It’s as if the world of artists were all faced with the same conundrum at the start of the pandemic. Keanu Reeves’ character in the original Matrix faced a similar one. During COVID—creatives could really go one of two ways. The “red and blue pill” is symbolic of the choice between accepting or rejecting a life-changing truth. The blue represents staying in denial, and the red means accepting the truth. If you can think of a better metaphor, email me. The Backseat Lovers are an example of musicians that definitely took the red pill.
They used extended solitude for inspiration. Instead of focusing on what others are doing wrong, they spent the time focusing on what they could do better. Again, just a metaphor.
“In terms of new music, it was a very inspiring time.” Josh, the long-haired lead vocalist, and guitarist told me. “We were working on music several times a week…dialed in on a second album that we’ve been writing.”
From Heber City and Sandy, UT—the band started when Josh introduced himself to drummer Juice Welch. Josh later met Jonas in line at an open mic night at the Velour, a music venue in Provo, a place that SPIN Magazine fittingly calls one of the “best-kept secrets in Utah.”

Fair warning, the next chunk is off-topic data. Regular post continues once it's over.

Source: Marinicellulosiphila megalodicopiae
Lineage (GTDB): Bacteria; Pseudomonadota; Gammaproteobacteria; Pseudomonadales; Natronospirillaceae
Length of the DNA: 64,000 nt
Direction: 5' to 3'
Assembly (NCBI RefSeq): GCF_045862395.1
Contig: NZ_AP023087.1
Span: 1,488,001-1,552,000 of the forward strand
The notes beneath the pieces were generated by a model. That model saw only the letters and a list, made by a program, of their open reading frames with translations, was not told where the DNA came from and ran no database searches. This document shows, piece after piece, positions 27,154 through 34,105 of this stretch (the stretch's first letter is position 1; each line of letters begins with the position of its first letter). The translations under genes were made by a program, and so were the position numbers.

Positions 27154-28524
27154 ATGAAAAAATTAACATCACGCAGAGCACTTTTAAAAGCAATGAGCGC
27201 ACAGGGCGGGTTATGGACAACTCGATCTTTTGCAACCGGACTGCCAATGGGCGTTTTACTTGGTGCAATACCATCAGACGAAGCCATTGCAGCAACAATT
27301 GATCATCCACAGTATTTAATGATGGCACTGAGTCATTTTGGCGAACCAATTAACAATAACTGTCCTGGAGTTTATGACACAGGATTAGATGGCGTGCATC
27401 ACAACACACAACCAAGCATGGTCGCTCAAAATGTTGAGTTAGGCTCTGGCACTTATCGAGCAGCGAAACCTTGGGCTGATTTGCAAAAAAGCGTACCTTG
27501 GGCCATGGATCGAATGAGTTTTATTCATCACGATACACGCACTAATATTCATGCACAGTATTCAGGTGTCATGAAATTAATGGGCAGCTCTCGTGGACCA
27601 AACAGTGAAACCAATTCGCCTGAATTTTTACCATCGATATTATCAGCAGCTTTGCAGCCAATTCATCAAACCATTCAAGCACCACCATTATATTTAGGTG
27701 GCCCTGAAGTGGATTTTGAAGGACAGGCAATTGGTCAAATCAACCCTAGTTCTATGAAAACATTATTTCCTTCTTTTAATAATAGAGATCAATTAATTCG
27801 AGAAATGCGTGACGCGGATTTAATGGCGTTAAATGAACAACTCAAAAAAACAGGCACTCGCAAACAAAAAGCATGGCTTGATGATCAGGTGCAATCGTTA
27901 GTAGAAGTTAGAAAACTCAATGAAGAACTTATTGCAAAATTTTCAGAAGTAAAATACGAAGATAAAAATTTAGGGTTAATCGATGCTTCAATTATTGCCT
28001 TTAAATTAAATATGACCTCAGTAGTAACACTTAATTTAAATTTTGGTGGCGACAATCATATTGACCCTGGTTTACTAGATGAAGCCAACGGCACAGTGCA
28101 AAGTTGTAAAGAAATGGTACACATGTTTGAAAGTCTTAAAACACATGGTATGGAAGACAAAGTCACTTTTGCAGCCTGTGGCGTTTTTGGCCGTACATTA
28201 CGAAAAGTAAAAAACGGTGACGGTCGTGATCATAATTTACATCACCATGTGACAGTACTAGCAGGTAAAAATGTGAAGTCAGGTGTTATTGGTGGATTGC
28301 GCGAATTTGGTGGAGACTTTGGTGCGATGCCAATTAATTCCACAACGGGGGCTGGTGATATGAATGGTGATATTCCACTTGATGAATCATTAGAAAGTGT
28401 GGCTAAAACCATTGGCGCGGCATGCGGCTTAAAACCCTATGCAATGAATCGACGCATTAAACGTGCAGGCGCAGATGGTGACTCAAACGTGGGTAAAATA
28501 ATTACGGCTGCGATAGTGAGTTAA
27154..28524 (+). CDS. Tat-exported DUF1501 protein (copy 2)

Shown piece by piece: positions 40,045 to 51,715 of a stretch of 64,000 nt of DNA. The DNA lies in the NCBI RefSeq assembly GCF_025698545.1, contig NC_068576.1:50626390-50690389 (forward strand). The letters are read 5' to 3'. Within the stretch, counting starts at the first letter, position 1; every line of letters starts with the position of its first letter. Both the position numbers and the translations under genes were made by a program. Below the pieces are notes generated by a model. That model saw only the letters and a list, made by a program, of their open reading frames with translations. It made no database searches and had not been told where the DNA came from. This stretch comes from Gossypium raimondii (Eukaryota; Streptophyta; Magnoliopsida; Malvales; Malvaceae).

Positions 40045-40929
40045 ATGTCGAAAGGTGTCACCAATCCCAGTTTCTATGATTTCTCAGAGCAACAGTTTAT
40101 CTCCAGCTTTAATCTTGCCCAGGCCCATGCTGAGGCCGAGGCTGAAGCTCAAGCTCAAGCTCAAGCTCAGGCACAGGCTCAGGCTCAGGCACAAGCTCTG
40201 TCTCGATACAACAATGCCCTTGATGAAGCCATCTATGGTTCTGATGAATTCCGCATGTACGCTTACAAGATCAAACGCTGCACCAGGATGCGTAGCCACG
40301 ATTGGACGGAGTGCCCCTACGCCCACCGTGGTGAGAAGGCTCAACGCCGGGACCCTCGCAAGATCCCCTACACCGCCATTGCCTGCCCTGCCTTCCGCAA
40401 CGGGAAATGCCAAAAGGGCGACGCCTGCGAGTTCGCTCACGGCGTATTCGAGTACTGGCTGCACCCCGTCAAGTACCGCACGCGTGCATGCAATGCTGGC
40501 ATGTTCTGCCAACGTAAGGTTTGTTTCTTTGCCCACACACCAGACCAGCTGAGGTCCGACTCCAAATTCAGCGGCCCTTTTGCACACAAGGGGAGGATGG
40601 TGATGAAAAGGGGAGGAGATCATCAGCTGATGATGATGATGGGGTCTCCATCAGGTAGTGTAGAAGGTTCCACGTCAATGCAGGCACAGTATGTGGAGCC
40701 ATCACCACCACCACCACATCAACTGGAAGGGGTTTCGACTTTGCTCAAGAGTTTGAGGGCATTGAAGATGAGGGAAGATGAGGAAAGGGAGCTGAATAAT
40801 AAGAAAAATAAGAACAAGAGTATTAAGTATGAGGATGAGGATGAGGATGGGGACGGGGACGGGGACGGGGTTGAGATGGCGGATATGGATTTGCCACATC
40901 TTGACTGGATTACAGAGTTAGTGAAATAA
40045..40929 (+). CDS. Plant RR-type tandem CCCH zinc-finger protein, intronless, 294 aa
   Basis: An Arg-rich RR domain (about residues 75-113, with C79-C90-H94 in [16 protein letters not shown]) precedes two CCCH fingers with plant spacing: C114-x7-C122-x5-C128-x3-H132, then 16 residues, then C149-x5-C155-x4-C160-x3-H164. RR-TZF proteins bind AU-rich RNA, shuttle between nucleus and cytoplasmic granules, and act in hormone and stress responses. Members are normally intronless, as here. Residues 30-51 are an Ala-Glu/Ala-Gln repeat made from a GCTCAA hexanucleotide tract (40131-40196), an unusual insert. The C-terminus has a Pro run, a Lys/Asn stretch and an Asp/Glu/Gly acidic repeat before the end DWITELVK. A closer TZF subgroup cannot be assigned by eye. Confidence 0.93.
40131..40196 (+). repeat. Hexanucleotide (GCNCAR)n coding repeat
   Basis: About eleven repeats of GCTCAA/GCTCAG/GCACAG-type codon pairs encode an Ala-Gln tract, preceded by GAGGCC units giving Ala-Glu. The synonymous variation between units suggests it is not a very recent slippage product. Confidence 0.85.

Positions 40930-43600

The band began recording together and added bass guitarists KJ Ward along the way. They also began taking writing retreats during COVID, but they said the shift really took place two years ago when the four of them began living together.
“I think when we started,” Josh reflected. “It was really natural, and it still is most of the time—but after we were living together and working on songs to the degree that we do, everyone’s more emotionally involved.” Josh isn’t kidding either. He explained the band’s writing chemistry is just that, writing together.
“Basically every single song we write is a co-write to some degree,” he explained. “I think that has definitely changed the entire sound in a lot of ways.”
During their loud, powerful afternoon set on Saturday—the four youngsters rocked the T-Mobile Stage—introducing hordes of new fans to undeniable tracks like “Just a Boy,” “Kirby Girl,” and “Maple Syrup.” Give them a listen below. It was the type of afternoon show where you could see the high schoolers walking by and whispering, “oh my gosh who’s that?!”
Whether or not they’ll be back to Lollapalooza isn’t clear. But if you want to see them live in a city near you—you better act fast.
The band currently has 21 sold-out stops on their tour (and counting).
Photo courtesy of Instagram
For UrbanMatter Chicago’s continued Lolla 2021 coverage, check out our other artist spotlight now.
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